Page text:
When is the last time you used a touchscreen kiosk? If you are like most North Americans, it was within the last couple of days. Over the past thirty years, kiosks have quietly reshaped large segments of modern life, and have had such a profound impact on the 21st century landscape it is hard to remember a time when banking wasn’t dominated by ATMs, or airports by self-service check-ins.

With high quality touchscreen technology widely available and customer demand for self-serve options on the rise, kiosks exist in the sweet spot between affordability, functionality, and customer comfort. Among the many applications for touchscreen technology that are reshaping how we interface with machines, sales kiosks are one of the most pervasive. Whether ordering a burger and fries at a fast food restaurant, picking up photo prints at a Walmart, or buying a train ticket, retail kiosks are changing how we shop. And for those in the industry, these innovations have led to serious profits: according to Business Wire, by 2020 the service kiosk market is expected to be worth $18 billion USD, and much of this growth is being driven directly by the retail sector.

In 2015, retail accounted for 45% of all sales through kiosks, followed by entertainment (27% of all sales) and travel (11%). These numbers suggest that when it comes to a significant number of purchases, many North Americans are attracted by the convenience and flexibility for which kiosk shopping allows. Just as most of us are far more likely to get cash from an ATM than a bank teller, it seems many of us would also prefer to order our fast food from a kiosk rather than a person.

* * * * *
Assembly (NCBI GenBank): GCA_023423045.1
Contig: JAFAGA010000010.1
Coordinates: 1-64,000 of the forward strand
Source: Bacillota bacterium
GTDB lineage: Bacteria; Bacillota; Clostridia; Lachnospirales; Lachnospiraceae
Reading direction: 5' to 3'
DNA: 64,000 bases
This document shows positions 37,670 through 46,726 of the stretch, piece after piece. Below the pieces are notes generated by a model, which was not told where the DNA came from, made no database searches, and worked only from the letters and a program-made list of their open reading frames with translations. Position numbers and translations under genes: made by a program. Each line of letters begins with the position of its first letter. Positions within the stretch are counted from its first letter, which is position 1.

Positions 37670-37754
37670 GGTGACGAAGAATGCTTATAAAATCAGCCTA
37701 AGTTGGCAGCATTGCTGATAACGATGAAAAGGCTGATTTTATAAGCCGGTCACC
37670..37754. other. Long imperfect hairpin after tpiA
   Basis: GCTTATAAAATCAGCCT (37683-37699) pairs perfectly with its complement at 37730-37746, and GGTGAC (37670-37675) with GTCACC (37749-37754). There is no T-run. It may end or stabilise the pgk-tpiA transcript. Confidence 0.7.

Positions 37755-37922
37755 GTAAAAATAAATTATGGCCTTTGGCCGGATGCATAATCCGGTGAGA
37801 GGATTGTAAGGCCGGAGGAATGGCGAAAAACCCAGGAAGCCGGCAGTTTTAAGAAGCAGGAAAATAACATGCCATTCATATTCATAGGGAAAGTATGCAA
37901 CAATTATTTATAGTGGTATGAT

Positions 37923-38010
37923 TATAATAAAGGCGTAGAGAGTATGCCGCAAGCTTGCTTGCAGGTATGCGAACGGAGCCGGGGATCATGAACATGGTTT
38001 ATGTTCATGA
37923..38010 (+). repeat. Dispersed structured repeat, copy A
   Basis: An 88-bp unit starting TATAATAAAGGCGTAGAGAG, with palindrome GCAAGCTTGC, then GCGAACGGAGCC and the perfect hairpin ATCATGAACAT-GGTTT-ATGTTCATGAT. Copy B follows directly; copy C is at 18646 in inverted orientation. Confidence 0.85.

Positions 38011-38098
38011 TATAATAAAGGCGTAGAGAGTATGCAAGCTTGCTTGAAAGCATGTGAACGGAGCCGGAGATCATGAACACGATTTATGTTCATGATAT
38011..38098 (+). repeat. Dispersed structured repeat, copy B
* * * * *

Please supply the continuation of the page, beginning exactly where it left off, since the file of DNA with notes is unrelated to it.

There are still questions about whether or not kiosks will ever completely replace human cashiers. In some sectors, like the supermarket industry, kiosks play a primarily supportive role, helping outlets process customers faster and lowering the overhead by reducing the number of floor staff needed. But in other sectors, they are clearly becoming the primary point of sales. While it has yet to be seen whether the kiosk model will see widespread adoption in megastores or clothing outlets, it is a distinct possibility that large retailers will start experimenting with kiosks to remain competitive with online competition.

For industry insiders looking for ways to make brick-and-mortar retail more viable, kiosk design is one of the most promising areas of development. With touchscreen providers like Ontario’s A D Metro offering specialized service and cutting-edge new products, building new, effective kiosks is easier than ever. And as they grow to dominate more and more sectors of the retail economy, it is not a question of if kiosks will become standard, but when.

So, is the day coming when all our shopping transactions will take place through touchscreens or on the Internet? At this point, it is impossible to say. But what does seem clear is that whatever the immediate future has in store, it probably involves kiosks — lots of them. Developers looking to tap into this exciting new market should consider how partnering with touch screen providers can help them create the next hot kiosk application.